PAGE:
sociology for the public

Spring 2011

Volume: 10 | Number: 2

The harsh realities of poverty and bold ideals of “real utopias”. Also: a look at “embedded sociologists”, size discrimination, gender and science, and revisiting Sacco and Vanzetti.

The Vanishing Catholic Priest

Brian Conway examines the decline in vocations in Ireland and the U.S., and considers what it means for the future of international Catholicism. Read More

The Purchase of Enlightenment

In Eat Pray Love, the film adaptation of author Elizabeth Gilbert’s tale of travel and self-discovery, we see American consumer culture on display. Lucrative industries are ready to help women navigate crises of identity, but these solutions might be nothing more than salves. Read More

Selling Feminism, Consuming Femininity

For over half a century, magazines aimed at teens have been teaching girls how to inhabit stereotypical gender roles. Surprisingly, though the celebrities on the covers have changed, the messages have remained the same. Read More

Facebook’s Boundaries

Facebook was established to help students keep in touch after graduation, but now it’s being credited with major roles in everything from domestic elections to international uprisings. In its no-longer-insular world, Facebook transforms the private into the public. Read More

Who are “We the People”?

The Tea Party trumpets itself as a movement of the people. But who is included in “We the People”? Ruth Braunstein tries to answer. Read More

Cultures of the Tea Party

While the Tea Party Movement has emerged as a true player American politics, it has not yet come to be identified with a set of core beliefs. The authors use survey data to discuss the opinions that make up the movement. Read More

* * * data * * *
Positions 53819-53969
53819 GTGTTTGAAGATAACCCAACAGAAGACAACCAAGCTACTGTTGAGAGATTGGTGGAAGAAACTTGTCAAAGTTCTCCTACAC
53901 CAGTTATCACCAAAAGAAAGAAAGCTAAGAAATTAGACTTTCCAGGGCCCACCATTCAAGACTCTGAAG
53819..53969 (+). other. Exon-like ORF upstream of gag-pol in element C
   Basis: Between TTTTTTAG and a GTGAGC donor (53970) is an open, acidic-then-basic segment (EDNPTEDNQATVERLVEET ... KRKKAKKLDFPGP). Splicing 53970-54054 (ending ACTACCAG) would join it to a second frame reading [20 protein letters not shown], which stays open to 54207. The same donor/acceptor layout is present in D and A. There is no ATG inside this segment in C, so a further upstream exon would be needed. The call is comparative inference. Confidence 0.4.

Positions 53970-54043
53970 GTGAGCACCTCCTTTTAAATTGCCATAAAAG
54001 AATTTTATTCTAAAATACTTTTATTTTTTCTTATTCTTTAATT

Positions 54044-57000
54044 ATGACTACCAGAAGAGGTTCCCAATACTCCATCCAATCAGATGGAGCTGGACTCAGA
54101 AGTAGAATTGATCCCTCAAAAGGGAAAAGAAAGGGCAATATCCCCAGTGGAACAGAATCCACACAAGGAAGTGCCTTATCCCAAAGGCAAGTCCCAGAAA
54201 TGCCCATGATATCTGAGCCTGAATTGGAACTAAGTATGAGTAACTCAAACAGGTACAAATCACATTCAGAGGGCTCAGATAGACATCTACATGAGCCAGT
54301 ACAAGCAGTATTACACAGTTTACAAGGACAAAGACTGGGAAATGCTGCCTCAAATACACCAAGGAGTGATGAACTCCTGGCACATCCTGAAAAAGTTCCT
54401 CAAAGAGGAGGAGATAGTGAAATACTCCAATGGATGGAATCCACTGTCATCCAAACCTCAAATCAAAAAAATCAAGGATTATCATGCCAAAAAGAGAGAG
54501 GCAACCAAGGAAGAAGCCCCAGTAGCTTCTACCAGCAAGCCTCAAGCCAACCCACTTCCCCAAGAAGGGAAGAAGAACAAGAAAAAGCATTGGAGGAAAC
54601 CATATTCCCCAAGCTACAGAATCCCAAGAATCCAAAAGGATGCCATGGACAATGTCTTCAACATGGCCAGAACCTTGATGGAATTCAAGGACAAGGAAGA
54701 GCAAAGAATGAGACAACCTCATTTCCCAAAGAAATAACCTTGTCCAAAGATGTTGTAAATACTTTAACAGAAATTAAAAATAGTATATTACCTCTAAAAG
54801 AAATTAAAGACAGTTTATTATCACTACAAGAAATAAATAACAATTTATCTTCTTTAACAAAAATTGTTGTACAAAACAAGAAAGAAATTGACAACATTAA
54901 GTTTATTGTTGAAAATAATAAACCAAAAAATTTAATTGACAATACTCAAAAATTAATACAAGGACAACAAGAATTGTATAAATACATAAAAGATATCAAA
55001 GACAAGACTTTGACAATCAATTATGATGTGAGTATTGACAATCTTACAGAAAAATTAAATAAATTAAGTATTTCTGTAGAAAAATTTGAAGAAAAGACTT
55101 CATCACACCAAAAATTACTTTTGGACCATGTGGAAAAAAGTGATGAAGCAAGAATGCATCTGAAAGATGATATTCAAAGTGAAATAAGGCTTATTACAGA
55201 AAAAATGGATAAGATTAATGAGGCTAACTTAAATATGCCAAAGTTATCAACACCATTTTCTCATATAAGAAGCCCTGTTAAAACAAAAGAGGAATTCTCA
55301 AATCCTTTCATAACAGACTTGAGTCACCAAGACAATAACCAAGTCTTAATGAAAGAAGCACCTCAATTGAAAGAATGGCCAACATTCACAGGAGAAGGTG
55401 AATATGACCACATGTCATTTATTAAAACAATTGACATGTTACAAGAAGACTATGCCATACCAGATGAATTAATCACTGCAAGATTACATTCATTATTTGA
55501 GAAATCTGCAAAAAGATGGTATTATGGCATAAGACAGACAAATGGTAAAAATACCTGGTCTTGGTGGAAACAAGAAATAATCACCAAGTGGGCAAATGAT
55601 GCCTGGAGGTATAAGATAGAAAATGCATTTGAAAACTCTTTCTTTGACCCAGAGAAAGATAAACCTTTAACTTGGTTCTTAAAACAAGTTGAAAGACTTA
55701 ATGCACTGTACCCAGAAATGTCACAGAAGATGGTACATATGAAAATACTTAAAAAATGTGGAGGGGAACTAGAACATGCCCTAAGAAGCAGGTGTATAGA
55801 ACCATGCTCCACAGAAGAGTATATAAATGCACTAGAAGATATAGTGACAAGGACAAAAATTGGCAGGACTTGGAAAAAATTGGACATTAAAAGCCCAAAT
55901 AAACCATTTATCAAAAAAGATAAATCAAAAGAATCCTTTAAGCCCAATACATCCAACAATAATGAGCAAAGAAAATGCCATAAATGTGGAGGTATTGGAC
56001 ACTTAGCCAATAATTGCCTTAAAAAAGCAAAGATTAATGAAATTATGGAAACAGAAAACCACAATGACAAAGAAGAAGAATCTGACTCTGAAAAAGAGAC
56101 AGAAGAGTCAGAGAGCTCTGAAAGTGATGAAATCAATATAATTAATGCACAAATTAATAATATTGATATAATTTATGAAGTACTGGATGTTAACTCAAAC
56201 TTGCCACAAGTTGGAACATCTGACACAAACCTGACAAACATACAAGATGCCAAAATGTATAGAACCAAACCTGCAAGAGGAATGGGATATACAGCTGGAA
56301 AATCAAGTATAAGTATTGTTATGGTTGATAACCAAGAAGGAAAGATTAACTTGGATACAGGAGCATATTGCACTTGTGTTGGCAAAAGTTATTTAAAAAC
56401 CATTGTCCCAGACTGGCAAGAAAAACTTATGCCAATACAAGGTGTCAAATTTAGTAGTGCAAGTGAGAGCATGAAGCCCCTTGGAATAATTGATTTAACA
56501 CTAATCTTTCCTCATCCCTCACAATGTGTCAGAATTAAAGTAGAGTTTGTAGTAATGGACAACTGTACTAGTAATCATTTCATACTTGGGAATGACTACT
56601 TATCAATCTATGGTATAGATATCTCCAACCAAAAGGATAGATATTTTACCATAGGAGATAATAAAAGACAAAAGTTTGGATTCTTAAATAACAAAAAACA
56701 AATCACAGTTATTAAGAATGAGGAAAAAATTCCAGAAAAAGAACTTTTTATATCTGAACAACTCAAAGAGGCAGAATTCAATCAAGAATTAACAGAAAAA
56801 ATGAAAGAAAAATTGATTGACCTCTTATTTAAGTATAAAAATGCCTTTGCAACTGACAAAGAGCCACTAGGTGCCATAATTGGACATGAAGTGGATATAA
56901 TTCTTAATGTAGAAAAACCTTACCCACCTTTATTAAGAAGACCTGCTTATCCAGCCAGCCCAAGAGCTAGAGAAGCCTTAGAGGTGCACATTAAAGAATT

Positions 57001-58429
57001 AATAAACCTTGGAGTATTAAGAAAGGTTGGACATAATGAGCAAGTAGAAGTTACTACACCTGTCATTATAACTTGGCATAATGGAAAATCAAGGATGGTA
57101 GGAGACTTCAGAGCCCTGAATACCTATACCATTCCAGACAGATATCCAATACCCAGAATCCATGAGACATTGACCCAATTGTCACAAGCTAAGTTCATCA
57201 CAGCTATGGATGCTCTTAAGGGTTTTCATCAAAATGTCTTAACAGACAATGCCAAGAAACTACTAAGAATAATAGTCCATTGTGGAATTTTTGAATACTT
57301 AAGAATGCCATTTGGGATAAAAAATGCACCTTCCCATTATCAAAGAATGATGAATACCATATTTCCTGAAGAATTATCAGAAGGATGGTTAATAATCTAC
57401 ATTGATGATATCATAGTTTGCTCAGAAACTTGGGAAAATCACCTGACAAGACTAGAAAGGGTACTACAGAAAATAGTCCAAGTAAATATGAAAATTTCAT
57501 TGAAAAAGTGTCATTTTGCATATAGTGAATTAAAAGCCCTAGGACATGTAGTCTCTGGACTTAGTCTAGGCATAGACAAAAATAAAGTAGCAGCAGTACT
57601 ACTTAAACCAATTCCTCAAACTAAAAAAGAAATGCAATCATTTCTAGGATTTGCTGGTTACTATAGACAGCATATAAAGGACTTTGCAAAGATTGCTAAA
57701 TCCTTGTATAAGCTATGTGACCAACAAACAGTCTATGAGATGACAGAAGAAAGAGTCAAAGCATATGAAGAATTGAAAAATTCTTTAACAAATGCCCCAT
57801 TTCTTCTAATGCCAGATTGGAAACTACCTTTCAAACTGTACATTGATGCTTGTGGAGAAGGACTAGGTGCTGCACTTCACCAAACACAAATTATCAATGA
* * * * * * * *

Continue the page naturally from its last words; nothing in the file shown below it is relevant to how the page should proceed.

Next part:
The World Without Us?

The future of higher education is up for grabs. Diane Pike finds, in two recent books, a call to action for social scientists and academics in the liberal arts. Read More

Gender Norms in the Twilight Series

The hit series Twilight replicates gender stereotypes that sociologists have been debunking for decades. Rebecca Hayes-Smith highlights the gravity of making light of harmful gender messages. Read More

Road Warriors and Water Hogs

While globalization has expanded the flow of goods, environmental movements have worked to constrain these flows by constructing local-based networks. Ted Conover's The Routes of Man traces four routes of globalization, while Kate A. Berry and Eric Mollard shed light on the environmental challenges these routes create in Social Participation in Water Governance and Management. Read More

Secrets of a Feminist Icon

Rosie the Riveter wasn’t always a feminist icon. Her roots lie in inspiring Westinghouse workers toward the war effort, and it wasn’t until the 1950s and ‘60s that women’s rights movements reframed the way we see Rosie. Read More